“I recently found you through my smartphone and I'm hooked. I find the program very interesting as I try to deepen my faith and knowledge of the Catholic Church. I have a lot of friends who converted to Protestant churches. I will continue to learn every day, and hopefully I can share what I've learned with them.”
Most Catholics know the story of the Maid of Orléans. Few, however, have all the facts about the remarkable role she played in the history of civilization. Behind the myth is a true story of extraordinary piety and courage.
We live in difficult times—times that require us to be joyful warriors in God’s army. But it’s easy to allow ourselves to become battle-weary and to succumb to anger, bitterness, and rancor. But it is especially difficult times that call for saints of serenity and joy who can rebuild the Church and the culture.
How can an atheist explain love? After all, if there is no God and no spiritual realm, then all that exists is the material world. Biology may be able to explain sexual impulses, but it cannot adequately explain love. So an atheist who genuinely loves another person isn’t as far from God as he may think. Love inevitably leads to God.
When it comes to the tough questions, we want to go to a reliable authority for answers, but how do we know if the authority is reliable? One sign that the Catholic Church’s authority is genuine is that its teachings are intellectually challenging yet accessible to the simplest people; its adherents include the greatest minds in history and simple peasants.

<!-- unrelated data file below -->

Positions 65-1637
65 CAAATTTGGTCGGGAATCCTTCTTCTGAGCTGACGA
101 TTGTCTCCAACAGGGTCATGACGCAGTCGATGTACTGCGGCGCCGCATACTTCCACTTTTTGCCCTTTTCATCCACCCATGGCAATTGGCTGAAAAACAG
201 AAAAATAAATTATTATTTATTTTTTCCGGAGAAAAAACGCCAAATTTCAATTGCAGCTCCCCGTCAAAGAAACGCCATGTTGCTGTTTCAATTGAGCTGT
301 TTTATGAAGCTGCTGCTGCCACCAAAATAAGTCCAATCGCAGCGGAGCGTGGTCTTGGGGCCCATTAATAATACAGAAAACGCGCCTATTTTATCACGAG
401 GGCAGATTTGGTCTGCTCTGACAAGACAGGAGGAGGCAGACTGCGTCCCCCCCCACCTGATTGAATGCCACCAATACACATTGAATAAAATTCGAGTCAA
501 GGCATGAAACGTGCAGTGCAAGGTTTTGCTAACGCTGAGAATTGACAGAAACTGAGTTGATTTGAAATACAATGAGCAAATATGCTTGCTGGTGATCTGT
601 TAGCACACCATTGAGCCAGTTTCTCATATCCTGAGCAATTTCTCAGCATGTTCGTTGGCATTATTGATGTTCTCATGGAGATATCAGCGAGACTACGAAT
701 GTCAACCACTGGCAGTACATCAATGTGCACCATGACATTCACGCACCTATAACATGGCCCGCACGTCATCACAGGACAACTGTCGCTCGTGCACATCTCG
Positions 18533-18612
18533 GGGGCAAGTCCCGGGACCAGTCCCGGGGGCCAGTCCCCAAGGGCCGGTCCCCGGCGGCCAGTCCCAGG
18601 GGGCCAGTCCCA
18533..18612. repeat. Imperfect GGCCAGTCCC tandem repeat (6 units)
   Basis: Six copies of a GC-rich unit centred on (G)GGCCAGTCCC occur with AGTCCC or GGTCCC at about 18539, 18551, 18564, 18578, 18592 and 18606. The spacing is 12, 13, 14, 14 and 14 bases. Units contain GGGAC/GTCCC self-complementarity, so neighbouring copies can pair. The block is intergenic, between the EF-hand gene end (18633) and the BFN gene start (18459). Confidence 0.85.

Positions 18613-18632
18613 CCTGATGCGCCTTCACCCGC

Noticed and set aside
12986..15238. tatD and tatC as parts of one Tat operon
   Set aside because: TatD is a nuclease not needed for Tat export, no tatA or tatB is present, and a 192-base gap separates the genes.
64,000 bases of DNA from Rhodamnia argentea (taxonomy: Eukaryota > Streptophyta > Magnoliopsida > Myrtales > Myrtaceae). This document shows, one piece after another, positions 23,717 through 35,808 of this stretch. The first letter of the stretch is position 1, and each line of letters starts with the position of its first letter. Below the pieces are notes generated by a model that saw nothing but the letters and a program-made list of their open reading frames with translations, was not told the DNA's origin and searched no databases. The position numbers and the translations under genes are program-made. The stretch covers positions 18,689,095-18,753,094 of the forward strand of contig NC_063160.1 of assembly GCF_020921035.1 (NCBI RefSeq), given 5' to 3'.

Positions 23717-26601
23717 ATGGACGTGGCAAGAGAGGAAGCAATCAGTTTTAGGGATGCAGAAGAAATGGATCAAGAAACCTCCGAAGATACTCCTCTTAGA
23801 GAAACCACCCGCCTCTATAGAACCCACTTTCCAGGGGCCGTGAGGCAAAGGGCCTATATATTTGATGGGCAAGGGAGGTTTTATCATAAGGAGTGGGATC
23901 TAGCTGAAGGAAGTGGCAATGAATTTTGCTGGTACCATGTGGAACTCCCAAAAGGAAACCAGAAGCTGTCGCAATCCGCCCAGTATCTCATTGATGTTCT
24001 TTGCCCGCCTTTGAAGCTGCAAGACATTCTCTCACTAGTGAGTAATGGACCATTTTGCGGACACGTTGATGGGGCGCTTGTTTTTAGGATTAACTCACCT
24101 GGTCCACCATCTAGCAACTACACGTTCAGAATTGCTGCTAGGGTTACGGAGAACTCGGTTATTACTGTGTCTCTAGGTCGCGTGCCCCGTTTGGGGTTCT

"Deviating from faith, they are implicated in the darkness of perpetual blindness, although they have the day of Christ and the light of the Church before them; while seeing nothing, they open their mouth as if they knew everything, keen for vain things and dull for things eternal."
~ Ambrose, Bishop, Father and Doctor of the Church, Saint; commenting in the 4th century on the "wise of the world" who look askance at Christianity, a conflict that has existed from the very birth of the Faith (see "Science and the Church").